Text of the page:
Long-Term Statistical Analysis and Operational Studies of Wind Generation Penetration in the Ontario Power System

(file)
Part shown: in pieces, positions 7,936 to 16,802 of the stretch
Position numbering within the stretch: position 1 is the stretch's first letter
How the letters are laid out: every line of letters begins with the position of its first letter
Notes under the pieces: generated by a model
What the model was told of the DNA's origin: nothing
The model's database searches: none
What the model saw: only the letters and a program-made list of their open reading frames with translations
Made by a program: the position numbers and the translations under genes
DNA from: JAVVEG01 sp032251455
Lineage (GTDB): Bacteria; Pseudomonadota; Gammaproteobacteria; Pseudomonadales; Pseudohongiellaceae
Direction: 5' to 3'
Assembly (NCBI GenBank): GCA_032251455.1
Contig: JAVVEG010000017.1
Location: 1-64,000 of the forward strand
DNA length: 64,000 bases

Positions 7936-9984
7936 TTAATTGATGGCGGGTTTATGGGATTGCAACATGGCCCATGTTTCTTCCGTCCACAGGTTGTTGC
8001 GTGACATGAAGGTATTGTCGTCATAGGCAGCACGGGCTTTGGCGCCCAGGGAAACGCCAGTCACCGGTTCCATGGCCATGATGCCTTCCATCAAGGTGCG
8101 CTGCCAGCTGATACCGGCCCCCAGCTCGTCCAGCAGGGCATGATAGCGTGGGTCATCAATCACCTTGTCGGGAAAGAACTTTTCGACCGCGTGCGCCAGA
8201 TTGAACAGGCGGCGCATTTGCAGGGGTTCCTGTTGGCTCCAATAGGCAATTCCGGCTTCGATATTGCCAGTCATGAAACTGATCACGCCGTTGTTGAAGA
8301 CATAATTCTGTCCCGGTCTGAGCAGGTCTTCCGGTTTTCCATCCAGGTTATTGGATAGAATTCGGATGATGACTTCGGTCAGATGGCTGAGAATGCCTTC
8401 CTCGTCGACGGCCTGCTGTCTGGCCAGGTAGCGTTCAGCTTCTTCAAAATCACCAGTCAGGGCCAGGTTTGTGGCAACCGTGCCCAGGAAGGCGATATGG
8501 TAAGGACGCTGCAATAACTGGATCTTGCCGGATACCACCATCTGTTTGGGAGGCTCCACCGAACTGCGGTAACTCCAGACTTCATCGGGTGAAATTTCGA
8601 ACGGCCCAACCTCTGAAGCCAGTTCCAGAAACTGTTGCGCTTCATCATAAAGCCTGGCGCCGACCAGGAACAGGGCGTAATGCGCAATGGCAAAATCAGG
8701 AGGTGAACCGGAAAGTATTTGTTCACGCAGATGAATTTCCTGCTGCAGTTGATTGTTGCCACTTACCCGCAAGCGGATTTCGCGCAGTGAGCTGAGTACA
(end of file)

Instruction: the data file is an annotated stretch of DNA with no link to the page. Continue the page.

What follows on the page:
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Ontario, as the rest of the world, is moving towards a clean energy sector and green economy and to this effect, the Government of Ontario has set a goal of phasing out all coal-fired generation by the end of the year 2014. Wind energy is one of the most mature renewable energy technologies; it is clean and abundant. With Canada’s wind profile and wind energy potential, Ontario has focused on increasing the wind generation penetration in its electrical grid to compensate for the phasing out of coal-fired generation. In this thesis, long-term statistical trend analysis of wind generation patterns in Ontario is carried out, using wind generation data sets of Ontario wind farms during 2007 – 2010, on hourly, monthly, seasonal, and yearly time-scales. The analysis carried out, includes, long-term total wind generation capacity factor (CF) trends on yearly, seasonal, and monthly scales. To arrive at a better understanding of the wind generation intermittency and variability in Ontario, long term wind generation variability trends are presented. The correlation between the CFs of Ontario’s wind farms is determined using the Pearson Product- Moment Correlation Coefficient and examined against their distances from one another to understand the effect of geographic diversity for wind farms on total wind generation. The electricity system demand for on- and off-peak periods is analyzed to examine the contribution of wind generation during these periods. These analyses provide critical inputs and guidelines to planners and policy makers on the role that wind can play in the supply mix of Ontario when coal-fired generating units are replaced with wind generation. Expansion of wind generation capacity requires a closer examination of the location and quality of wind resources and a detailed understanding of its operational impacts on the transmission grid. A transmission network model is further developed in the thesis, for Ontario, based on the 500 kV and 230 kV transmission corridors with their planned enhancements for the three specific years under study- 2010, 2015 and 2025. The zonal supply mix of generation resources included are, nuclear, wind, hydro, gas-fired and coal-fired generation. An optimal power flow model is developed considering the future years’ demand and generation scenarios, and used in a deterministic case study. Subsequently, Monte Carlo simulations are carried out considering the variability and uncertainty of wind generation. Both case studies examine the effect of different wind generation penetration levels on the Ontario electrical grid and analyze long-term wind generation impacts. Wind generation is characterized by its variability and uncertainty. Hence, wind penetration in the electricity grid presents major challenges to power system operators. Some of these challenges are tackled by this thesis, such as the operating reserves required for different levels of wind penetration to maintain the system’s adequacy, the operating costs as a result of wind generation’s intermittent nature, and the impact on power losses as a result of wind generation’s dependability on its location. Moreover, the associated Green-House-Gas emissions with different penetration level are determined. The results quantify the impact of the different wind generation penetration levels on the Ontario’s power system.